(1) S → S + S
(2) S → 1

and the string "1 + 1 + 1" then the left derivation of this string is the list [ (1), (1), (2), (2), (2) ]. Analogously the rightmost derivation is defined as the list that we get if we always replace the rightmost nonterminal first. In this case this would be the list [ (1), (2), (1), (2), (2)].

The distinction between leftmost derivation and rightmost derivation is important because in most parsers the transformation of the input is defined by giving a piece of code for every grammar rule that is executed whenever the rule is applied. Therefore it is important to know whether the parser determines a leftmost or a rightmost derivation because this determines the order in which the pieces of code will be executed. See for an example LL parsers and LR parsers.

A derivation also imposes in some sense a hierarchical structure on the string that is derived. For example the structure of the string "1 + 1 + 1" would, according to the leftmost derivation, be:

S→S+S (1)
S→S+S+S (1)
S→1+S+S (2)
S→1+1+S (2)
S→1+1+1 (2)
{ { { 1 }S + { 1 }S }S + { 1 }S }S

where { ... }S indicates a substring recognized as belonging to S. This hierarchy can also be seen as a tree:

           S
          /|\
         / | \
        /  |  \
       S  '+'  S
      /|\      |
     / | \     |
    S '+' S   '1'
    |     |
   '1'   '1'

This tree is called a concrete syntax tree (see also abstract syntax tree) of the string. In this case the presented leftmost and the rightmost derivation define the same syntax tree, however there is another (leftmost) derivation of the same string possible

S→ S + S (1)
S→ 1 + S (2)
S→ 1 + S + S (1)
S→ 1 + 1 + S (2)
S→ 1 + 1 + 1 (2)

and this defines the following syntax tree:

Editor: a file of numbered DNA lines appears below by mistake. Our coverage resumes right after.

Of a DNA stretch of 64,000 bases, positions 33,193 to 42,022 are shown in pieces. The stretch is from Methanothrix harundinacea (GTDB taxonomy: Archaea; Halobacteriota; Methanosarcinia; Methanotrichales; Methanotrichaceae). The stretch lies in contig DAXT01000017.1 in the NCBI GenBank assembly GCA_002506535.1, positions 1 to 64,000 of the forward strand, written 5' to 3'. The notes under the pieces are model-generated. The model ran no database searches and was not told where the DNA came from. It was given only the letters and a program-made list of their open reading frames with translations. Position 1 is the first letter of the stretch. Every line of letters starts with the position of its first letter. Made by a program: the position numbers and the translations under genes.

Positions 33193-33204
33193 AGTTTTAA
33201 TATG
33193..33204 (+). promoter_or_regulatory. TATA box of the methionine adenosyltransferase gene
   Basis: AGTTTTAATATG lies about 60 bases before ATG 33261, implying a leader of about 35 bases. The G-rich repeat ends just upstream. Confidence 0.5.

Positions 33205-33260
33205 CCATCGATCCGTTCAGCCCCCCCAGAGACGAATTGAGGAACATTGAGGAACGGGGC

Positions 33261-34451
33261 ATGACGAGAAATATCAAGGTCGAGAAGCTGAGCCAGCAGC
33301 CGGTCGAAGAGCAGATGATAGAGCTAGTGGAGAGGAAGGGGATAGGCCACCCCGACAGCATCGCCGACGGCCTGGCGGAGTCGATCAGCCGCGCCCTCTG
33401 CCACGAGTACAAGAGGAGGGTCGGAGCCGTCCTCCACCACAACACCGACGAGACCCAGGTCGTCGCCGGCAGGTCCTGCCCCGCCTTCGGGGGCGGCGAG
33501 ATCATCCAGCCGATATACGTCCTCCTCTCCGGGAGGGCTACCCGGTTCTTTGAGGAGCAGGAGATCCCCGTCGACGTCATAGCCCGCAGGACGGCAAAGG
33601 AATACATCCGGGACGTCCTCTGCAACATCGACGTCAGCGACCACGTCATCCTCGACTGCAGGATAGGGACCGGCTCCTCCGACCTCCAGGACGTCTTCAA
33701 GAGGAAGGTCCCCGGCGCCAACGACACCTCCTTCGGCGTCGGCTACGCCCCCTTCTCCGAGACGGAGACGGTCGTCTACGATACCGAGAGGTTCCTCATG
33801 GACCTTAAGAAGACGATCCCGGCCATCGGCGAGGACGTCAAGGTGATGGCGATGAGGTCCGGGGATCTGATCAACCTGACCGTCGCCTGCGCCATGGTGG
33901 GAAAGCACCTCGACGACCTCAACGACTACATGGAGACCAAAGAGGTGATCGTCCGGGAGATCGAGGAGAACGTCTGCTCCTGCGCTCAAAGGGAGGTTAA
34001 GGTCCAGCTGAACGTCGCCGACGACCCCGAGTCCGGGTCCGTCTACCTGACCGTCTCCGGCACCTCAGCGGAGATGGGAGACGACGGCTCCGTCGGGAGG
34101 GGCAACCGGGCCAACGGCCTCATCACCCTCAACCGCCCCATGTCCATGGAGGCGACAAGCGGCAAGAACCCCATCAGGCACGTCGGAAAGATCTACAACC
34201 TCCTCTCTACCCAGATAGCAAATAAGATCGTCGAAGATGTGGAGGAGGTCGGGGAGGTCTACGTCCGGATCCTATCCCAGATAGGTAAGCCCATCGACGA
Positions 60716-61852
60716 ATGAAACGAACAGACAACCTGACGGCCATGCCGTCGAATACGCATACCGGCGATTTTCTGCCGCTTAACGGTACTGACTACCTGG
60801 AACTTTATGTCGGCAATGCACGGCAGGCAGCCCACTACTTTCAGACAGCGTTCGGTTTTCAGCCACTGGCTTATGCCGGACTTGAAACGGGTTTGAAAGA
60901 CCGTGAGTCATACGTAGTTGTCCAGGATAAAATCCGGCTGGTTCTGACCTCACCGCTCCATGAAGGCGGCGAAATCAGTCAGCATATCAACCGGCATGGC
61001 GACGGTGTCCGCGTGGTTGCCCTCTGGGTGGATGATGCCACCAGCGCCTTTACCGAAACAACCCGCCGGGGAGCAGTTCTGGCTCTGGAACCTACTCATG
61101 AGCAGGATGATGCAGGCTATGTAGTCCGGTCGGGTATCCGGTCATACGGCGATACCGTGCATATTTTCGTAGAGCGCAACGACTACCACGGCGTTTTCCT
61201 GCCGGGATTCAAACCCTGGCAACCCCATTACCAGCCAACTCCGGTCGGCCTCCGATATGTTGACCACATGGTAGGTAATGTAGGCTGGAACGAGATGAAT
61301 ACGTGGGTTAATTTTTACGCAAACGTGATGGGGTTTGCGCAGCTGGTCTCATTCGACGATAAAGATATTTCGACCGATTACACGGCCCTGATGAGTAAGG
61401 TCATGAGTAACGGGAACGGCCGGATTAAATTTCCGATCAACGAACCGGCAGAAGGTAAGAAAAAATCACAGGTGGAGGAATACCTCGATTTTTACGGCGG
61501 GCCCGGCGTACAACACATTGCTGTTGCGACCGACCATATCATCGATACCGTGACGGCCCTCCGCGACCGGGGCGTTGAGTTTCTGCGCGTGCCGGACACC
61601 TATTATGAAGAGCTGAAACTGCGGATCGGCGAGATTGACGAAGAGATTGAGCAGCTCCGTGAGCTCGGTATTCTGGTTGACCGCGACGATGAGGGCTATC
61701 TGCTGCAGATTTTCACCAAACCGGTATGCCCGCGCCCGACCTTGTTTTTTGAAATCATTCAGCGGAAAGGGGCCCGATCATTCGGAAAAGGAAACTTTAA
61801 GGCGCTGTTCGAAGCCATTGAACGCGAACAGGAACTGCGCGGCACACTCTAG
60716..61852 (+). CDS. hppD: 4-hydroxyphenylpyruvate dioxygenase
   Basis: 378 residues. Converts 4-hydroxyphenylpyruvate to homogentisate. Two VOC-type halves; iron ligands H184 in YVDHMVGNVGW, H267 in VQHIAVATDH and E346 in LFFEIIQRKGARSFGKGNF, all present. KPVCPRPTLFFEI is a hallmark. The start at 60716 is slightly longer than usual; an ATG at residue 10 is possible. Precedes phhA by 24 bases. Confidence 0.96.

S 
          /|\
         / | \
        /  |  \
       S  '+'  S
       |      /|\
       |     / | \
      '1'   S '+' S
            |     |
           '1'   '1'

If for certain strings in the language of the grammar there is more than one parsing tree then the grammar is said to be an ambiguous grammar. Such grammars are usually hard to parse because the parser cannot always decide which grammar rule it has to apply.

Normal forms

Every context-free grammar which does not generate the empty string can be transformed into an equivalent one in Chomsky normal form or Greibach normal form. "Equivalent" here means that the two grammars generate the same language.

Because of the especially simple form of production rules in Chomsky Normal Form grammars, this normal form has both theoretical and practical implications. For instance, given a context-free grammar, one can use the Chomsky Normal Form to construct a polynomial-time algorithm which decides whether a given string is in the language represented by that grammar or not (the CYK algorithm).

Properties of context-free languages

  • An alternative and equivalent definition of context-free languages employs non-deterministic push-down automata: a language is context-free if and only if it can be accepted by such an automaton.
  • The union and concatenation of two context-free languages is context-free; the intersection need not be.
  • The reverse of a context-free language is context-free, but the complement need not be.
  • Every regular language is context-free because it can be described by a regular grammar.
  • The intersection of a context-free language and a regular language is always context-free.
  • There exist context-sensitive languages which are not context-free.
  • To prove that a given language is not context-free, one may employ the pumping lemma for context-free languages.

See also


Template:Formal languages and grammarsde:Kontextfreie Grammatik fr:Grammaire hors-contexte pl:Język bezkontekstowy ja:文脈自由言語 zh:上下文无关文法